Nokia has announced a new mobile solution called Nokia Money that will enable consumers with mobile phones to access basic financial services, such as financial management and payments systems.
Nokia Money enables consumers to send money to another person just by using the person’s mobile phone number, as well as to pay merchants for goods and services, pay their utility bills or recharge their prepaid SIM cards. The services can be accessed 24 hours a day from anywhere. Nokia is building a wide network of Nokia Money agents, where consumers can deposit money in or withdraw cash from their accounts.
The Nokia Money service will be shown for the first time at Nokia World Sept. 2–3 in Stuttgart, Germany, and is planned to be rolled out gradually to selected markets, beginning in early 2010.
“We believe mobile financial services offer a market opportunity with long term growth potential,” said Mary McDowell, executive vice president and chief development officer for Finland-based Nokia. “In many countries, mobile phone ownership significantly exceeds bank account usage, suggesting that many mobile phone users have very limited or no access to basic financial services. With more than 4 billion mobile phone users and only 1.6 billion bank accounts, global demand for access to financial services presents a strong opportunity to combine mobile devices with financial services such as Nokia Money.”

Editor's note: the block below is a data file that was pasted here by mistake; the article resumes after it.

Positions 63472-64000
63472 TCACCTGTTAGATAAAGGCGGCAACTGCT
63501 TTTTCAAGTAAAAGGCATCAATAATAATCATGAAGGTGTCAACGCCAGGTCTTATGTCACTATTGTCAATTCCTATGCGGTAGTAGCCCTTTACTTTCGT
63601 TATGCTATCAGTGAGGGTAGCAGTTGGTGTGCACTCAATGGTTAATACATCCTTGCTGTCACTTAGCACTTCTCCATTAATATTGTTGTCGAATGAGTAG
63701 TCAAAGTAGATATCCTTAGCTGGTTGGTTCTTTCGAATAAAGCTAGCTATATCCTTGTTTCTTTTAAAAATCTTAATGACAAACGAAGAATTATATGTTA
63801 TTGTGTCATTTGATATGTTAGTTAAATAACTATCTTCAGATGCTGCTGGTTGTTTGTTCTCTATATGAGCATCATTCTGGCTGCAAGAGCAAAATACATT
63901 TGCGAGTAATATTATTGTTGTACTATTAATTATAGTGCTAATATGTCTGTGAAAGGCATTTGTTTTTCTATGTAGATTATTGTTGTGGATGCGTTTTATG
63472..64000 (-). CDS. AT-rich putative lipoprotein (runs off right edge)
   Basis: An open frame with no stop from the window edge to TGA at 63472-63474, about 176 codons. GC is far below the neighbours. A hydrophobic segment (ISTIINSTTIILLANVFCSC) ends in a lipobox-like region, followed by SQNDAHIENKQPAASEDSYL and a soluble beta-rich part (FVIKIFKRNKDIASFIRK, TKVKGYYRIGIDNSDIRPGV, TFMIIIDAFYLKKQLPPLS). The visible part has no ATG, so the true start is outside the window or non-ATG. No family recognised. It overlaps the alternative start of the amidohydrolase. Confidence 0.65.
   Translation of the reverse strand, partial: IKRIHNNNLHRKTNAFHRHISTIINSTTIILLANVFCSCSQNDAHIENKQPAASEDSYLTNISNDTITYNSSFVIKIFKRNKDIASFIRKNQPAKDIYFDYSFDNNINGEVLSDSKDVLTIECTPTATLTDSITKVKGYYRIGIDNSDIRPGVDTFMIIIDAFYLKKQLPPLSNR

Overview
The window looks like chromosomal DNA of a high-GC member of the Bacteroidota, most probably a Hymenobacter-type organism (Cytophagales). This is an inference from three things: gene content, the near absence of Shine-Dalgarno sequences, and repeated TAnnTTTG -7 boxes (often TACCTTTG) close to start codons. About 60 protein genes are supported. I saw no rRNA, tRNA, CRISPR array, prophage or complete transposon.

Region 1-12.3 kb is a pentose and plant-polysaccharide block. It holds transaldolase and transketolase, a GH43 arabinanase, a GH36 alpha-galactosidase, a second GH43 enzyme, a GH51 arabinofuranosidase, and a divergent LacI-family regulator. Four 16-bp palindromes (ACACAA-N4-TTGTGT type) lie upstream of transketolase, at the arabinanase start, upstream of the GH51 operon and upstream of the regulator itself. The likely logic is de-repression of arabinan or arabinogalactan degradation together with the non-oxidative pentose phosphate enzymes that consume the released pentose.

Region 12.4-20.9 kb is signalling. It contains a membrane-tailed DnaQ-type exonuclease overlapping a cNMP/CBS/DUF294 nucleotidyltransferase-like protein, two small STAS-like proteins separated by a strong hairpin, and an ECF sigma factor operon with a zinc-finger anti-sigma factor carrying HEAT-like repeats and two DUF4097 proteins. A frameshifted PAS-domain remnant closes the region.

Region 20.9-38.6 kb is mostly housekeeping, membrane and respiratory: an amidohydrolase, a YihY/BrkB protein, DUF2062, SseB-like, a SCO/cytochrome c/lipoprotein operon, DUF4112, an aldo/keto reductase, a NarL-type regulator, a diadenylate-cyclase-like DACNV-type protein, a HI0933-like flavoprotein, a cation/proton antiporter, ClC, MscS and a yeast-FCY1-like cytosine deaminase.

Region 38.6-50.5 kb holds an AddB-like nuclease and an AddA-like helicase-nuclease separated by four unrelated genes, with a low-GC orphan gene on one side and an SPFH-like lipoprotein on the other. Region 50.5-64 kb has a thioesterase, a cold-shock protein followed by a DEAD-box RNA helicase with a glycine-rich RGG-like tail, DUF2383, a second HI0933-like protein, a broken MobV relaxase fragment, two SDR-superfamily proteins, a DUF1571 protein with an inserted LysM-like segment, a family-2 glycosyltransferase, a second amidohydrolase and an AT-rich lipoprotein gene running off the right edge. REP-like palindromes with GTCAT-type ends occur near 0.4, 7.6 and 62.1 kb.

The Nokia Money service will be operated in cooperation with Obopay, a California mobile payment solutions company which Nokia invested in earlier this year. The service is based on Obopay’s mobile payment platform and Nokia intends the service to be open and interoperable with other payment services as well.
“As a result of the partnerships we are forging with the banking and financial industry, as well as leading network operators, we believe Nokia Money will bring financial inclusion to many who currently have limited or no access to financial services,” added McDowell.